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The Sacrament of Plop

THE SACRAMENT OF PLOP

Today during my walk, I was listening to a podcast interview with one of my favorite authors. The topic of discussion was dealing with death, hardship, catastrophe, loss. And she brought up an intriguing, but eye-opening, concept.

At the risk of beating a dead horse, our family has experienced a lot of loss in the last 5 years. I won’t go into details, but suffice it to say, there were severe losses, devastations, disappointments, hurts, among other things. We’ve been in the lowest of low times…at times.

But, we all have, haven’t we? Maybe not all concentrated into the span of 5 years, but we all have dealt with and/or are dealing with some pretty rotten things.

Since I am a woman, I want to speak mainly to women, although I know that men deal with this as well. I just don’t know exactly what goes on in their heads, so I can’t speak to that. As women, though, especially here in America, and especially in the south where I grew up, women are the helpers, the caregivers, the caretakers, the motherers, the comforters, the emotional providers, the huggers, the listeners, the cryers, the understanders. We are taught by example that, when trouble comes into someone’s life, when heartache hits their heart and knocks the breath out of their lungs, we put on our big girl panties, throw on our best running shoes and we get to work. We become the doers, the busy-bees, the cleaners, the errand-runners, the meal-fixers. That’s us. That’s what we do. That’s what our moms did. That’s what our grandmoms did.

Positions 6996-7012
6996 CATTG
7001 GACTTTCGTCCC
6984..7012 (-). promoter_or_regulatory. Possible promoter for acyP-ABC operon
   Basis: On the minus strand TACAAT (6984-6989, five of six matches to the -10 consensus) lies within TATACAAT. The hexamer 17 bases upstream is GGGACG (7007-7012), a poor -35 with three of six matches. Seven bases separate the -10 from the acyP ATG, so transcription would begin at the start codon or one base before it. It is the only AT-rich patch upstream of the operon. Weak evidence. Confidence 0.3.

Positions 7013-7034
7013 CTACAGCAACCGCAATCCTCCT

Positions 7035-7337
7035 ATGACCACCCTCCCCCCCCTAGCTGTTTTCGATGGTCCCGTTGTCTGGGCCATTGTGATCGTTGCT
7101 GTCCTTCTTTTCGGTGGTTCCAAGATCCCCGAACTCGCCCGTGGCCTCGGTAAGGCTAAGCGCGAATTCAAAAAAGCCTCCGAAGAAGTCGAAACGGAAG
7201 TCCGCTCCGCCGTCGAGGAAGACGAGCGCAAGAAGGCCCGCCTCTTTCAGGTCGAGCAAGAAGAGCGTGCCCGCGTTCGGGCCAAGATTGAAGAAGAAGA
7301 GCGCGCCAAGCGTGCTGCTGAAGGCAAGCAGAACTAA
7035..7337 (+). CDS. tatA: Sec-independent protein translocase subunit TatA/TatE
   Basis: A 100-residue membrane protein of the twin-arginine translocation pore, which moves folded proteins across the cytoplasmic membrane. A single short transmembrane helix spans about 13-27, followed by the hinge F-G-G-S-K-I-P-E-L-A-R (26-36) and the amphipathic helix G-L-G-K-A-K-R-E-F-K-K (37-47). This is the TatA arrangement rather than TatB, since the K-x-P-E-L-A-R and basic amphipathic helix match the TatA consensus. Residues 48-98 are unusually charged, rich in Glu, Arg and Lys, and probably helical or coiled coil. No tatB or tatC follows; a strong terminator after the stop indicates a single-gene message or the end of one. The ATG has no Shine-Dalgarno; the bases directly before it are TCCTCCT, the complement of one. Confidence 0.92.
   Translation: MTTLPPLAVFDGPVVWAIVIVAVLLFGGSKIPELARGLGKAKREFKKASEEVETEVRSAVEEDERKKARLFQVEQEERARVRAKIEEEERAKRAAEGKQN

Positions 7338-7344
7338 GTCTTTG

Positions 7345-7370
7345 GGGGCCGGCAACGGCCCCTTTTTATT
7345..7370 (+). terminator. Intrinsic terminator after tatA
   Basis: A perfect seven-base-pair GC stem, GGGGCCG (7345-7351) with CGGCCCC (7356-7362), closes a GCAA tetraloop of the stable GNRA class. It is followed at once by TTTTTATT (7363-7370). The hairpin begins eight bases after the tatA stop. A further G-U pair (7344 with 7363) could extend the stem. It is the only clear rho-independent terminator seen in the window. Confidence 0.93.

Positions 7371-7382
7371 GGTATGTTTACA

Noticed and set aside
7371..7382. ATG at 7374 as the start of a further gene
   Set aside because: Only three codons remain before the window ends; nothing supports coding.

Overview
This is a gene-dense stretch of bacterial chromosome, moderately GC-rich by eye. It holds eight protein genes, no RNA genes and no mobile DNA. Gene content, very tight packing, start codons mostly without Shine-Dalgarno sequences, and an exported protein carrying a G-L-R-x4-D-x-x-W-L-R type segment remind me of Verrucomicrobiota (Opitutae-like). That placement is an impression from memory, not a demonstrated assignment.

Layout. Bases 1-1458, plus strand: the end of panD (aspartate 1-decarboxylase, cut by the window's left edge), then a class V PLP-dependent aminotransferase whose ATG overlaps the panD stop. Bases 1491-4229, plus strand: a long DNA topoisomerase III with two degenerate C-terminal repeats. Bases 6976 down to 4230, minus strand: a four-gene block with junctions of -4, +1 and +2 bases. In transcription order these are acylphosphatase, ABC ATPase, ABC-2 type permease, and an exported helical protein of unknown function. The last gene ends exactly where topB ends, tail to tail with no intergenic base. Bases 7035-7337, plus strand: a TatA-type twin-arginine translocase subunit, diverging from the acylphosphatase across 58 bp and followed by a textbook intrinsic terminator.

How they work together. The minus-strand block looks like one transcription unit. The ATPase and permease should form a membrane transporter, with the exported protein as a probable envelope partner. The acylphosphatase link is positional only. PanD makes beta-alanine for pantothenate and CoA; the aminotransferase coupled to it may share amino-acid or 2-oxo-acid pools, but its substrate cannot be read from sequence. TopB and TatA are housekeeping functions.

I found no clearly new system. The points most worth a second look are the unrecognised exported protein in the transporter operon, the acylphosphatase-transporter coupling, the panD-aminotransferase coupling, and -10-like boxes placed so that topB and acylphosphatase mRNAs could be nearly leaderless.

But there are two sides to that coin. When trouble comes to US…when heartache hits OUR heart…we…we…what do we do? Now others are putting on their running shoes and getting to work. Others become the doers, the cleaners, the meal-fixers. And it’s for US. It’s for OUR family.

And that’s uncomfortable. We’re not used to that. As American women, we are comfortable with the forward thrust of sucking it up and moving ahead, keeping on going even when disaster has struck. We are fixers. We are peace-makers. We are problem-solvers. So when someone else comes to help us, comes to give to us, comes to minister to us, we don’t know what to do with ourselves. Or with them.

This is where “The Sacrament of Plop” comes into play. This was the intriguing idea presented by my favorite author in the podcast, as she talked about us being the ones having casseroles brought to our doors.

Sacrament is defined as “something regarded as possessing a sacred character or mysterious significance.” 

Plop is defined as “to drop or fall with full force or direct impact.”

So the “sacrament of plop” is the sacred and mysterious and figurative (sometimes literal) act of sitting down completely, not on the edge of the seat (in case we need to get up quickly), but full force onto the biggest, comfiest couch, legs beneath us, leaning back into the cushions…to sit there and to tear up and to cry and to receive and to let others tend to us and to minister to us.